About Lord Shani Dev
Known as the Lord of Saturday, Shani is also known as Śanaiścara. The word shani denotes the seventh day or Saturday in most Indian languages. It comes from the word Śanayē Kramati Sa (the one who moves slowly), because Saturn takes about 30 years to revolve around the Sun.
Shani is known as the greatest teacher and well-wisher for the righteous, as well the greatest punisher for those who follow the path of evil, betrayal, backstabbing and unjust revenge. He is usually depicted in dark color, clothed in black. Shani holds a sword, arrows and two daggers, and is seen mounted on a crow, which is Shani's vāhana. As a protector of property, Shani is able to repress the thieving tendencies of birds. Lord Shani is also called as Sanaischarya, Shanishwara and Chaya Putra.
Shani Pooja Details
Shani Pooja is performed to pacify the planet Shani and nullify its malefic effects as far as possible so that the period passes off peacefully without giving much trouble and harm to the person.
Shani Pooja is usually performed under three circumstances. One when Shani is wrongly placed in the horoscope, two if there is a Mahadasha, and three during Sade Saati, when people from a particular sun sign are influenced by Shani for 7.5 years. In all such circumstance Pooja is recommended to reduce the ill effects of Shani and minimize its impact. If you are passing through a phase of Shani Sade Saati, we strongly recommend you to get this pooja performed. This pooja is performed in front of a Hawan using shami sticks. Approximately 23,000 mantras are recited for the pooja, which takes around 2 to 3 days to complete the hawan (depending upon the number of pundits performing the ritual).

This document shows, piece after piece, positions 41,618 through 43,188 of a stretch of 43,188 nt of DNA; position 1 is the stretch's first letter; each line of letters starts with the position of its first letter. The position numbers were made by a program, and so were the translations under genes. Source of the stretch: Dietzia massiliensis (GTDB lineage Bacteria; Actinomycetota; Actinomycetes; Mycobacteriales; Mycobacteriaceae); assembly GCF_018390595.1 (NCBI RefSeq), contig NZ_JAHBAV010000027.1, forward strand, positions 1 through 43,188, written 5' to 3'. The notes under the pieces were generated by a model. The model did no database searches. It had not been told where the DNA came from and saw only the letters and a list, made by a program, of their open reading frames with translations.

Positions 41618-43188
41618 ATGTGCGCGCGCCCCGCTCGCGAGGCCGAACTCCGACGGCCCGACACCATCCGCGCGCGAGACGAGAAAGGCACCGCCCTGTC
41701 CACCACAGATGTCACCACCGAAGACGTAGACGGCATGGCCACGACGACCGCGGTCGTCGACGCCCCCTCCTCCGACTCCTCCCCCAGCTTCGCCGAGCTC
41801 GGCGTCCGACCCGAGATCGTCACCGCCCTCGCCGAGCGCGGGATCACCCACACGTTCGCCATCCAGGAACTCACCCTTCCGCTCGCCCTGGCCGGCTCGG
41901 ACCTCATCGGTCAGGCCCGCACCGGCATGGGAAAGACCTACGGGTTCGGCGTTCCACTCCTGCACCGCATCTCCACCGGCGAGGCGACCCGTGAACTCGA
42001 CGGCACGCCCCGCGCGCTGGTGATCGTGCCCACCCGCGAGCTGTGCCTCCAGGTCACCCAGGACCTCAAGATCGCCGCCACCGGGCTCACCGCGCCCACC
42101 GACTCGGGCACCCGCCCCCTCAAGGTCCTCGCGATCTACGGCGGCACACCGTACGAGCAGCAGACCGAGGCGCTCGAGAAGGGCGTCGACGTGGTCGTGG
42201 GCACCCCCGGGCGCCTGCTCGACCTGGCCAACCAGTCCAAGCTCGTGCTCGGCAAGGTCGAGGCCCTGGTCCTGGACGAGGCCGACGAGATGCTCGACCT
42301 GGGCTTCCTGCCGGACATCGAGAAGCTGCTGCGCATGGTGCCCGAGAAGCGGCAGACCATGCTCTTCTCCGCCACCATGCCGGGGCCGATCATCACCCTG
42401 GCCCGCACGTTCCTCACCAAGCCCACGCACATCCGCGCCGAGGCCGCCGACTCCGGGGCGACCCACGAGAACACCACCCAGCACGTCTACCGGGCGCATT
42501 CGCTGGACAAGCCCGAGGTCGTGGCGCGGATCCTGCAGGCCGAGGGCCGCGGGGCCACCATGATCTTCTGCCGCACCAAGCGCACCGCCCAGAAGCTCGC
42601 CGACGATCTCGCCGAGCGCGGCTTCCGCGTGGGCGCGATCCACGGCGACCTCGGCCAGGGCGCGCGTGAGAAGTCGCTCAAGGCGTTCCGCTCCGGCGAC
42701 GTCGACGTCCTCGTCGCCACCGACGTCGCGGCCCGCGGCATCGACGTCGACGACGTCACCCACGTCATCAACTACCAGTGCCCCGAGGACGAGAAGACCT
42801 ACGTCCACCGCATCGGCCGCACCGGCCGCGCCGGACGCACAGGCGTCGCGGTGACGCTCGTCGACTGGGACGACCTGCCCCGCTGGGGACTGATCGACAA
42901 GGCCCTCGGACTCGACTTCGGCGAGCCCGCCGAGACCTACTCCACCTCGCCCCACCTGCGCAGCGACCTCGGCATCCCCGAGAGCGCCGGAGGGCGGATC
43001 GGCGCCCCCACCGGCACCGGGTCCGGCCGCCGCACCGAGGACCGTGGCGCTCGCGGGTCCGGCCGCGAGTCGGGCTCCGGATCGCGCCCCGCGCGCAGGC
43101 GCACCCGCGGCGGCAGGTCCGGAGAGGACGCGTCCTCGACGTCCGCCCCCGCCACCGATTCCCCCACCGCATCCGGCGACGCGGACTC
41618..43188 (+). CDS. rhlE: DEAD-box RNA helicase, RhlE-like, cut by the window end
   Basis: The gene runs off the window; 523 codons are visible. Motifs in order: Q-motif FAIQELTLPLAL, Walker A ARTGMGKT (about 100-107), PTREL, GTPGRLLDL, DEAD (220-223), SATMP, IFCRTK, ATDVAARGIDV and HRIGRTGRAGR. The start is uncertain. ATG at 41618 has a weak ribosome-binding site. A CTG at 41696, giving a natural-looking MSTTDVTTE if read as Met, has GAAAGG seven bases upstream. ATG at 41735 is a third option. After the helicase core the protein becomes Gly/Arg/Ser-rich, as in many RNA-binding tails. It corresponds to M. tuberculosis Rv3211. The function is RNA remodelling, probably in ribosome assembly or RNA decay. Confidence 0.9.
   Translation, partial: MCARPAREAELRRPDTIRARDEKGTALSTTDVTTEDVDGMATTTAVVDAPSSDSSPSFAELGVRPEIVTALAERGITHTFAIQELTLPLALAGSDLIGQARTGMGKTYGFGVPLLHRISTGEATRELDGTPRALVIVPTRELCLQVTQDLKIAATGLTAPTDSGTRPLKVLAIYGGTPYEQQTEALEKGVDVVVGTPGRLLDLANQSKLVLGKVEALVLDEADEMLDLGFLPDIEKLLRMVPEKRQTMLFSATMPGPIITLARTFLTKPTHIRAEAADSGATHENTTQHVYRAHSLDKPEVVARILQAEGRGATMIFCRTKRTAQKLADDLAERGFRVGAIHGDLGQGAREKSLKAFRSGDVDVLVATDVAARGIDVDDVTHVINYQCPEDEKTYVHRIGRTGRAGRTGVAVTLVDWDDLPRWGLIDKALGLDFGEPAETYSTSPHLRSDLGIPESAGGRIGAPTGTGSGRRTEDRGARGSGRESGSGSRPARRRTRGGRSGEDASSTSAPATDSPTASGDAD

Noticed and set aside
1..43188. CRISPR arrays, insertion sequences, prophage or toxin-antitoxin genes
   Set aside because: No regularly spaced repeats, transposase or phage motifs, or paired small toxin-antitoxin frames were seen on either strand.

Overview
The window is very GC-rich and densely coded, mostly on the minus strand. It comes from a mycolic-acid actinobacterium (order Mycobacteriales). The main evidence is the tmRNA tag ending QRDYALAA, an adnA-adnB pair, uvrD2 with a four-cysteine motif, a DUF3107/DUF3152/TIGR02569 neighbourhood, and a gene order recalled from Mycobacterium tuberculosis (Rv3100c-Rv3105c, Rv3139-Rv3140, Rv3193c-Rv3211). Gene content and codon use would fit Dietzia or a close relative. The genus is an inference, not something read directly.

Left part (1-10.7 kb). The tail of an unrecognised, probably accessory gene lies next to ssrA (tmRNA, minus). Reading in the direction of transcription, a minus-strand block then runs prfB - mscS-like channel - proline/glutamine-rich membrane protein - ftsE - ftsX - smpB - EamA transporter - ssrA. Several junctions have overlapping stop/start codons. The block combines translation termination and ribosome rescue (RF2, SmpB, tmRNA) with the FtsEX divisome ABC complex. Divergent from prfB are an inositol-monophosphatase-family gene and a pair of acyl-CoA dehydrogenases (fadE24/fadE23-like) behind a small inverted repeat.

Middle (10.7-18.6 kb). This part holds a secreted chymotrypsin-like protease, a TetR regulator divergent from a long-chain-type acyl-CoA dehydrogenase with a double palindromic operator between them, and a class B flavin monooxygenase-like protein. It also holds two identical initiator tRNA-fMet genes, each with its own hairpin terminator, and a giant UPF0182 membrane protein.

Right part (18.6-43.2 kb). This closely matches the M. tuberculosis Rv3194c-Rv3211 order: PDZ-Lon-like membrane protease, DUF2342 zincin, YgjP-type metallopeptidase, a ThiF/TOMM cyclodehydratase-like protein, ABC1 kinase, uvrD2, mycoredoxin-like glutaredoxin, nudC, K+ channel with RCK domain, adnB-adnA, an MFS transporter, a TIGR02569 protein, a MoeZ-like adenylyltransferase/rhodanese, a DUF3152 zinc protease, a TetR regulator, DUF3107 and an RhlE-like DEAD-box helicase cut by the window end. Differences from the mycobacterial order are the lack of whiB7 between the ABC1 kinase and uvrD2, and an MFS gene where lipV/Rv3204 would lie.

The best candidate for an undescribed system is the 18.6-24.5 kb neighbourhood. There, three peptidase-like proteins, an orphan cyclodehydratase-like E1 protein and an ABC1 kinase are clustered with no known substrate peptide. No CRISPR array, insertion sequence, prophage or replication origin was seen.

The pooja is preferably performed at Shani Shingnapur in Maharashtra, India. Apart from this place, any Shani temple or Hanuman temple would be a good place for the pooja.
Days such as Shani Amavasya, Shani Jayanti or Hanuman Jayanti are considered to be auspicious to perform this pooja.